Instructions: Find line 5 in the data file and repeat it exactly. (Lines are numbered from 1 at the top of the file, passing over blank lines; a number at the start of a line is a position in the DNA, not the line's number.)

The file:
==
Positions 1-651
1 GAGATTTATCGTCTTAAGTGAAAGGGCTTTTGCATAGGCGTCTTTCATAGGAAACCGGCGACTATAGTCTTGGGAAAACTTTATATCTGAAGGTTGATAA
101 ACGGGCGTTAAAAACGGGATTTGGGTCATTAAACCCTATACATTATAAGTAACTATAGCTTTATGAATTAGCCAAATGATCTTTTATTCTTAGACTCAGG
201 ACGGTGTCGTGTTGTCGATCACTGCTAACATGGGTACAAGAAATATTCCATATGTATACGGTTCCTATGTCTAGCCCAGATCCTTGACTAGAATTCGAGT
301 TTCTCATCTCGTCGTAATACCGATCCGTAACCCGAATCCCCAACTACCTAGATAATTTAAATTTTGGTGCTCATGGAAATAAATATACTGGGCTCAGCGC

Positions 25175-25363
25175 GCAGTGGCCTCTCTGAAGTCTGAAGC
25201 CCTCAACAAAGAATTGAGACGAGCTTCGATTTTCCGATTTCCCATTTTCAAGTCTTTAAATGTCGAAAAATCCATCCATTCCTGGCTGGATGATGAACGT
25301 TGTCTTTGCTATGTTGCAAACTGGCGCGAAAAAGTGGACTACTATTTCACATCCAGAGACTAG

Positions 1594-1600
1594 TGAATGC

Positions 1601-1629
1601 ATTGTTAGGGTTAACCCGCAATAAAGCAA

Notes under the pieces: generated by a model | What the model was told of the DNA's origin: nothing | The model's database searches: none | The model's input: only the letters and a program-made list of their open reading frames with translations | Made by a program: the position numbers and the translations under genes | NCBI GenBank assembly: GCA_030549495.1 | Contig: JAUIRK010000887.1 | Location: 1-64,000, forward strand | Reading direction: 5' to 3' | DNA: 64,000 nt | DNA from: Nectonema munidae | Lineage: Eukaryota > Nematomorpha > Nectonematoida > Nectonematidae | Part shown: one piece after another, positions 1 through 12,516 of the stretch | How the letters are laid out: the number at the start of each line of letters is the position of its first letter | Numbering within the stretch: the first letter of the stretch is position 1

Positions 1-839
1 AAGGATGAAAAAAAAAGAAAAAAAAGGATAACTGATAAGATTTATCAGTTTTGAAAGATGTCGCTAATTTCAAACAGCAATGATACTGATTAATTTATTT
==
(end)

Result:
301 TTCTCATCTCGTCGTAATACCGATCCGTAACCCGAATCCCCAACTACCTAGATAATTTAAATTTTGGTGCTCATGGAAATAAATATACTGGGCTCAGCGC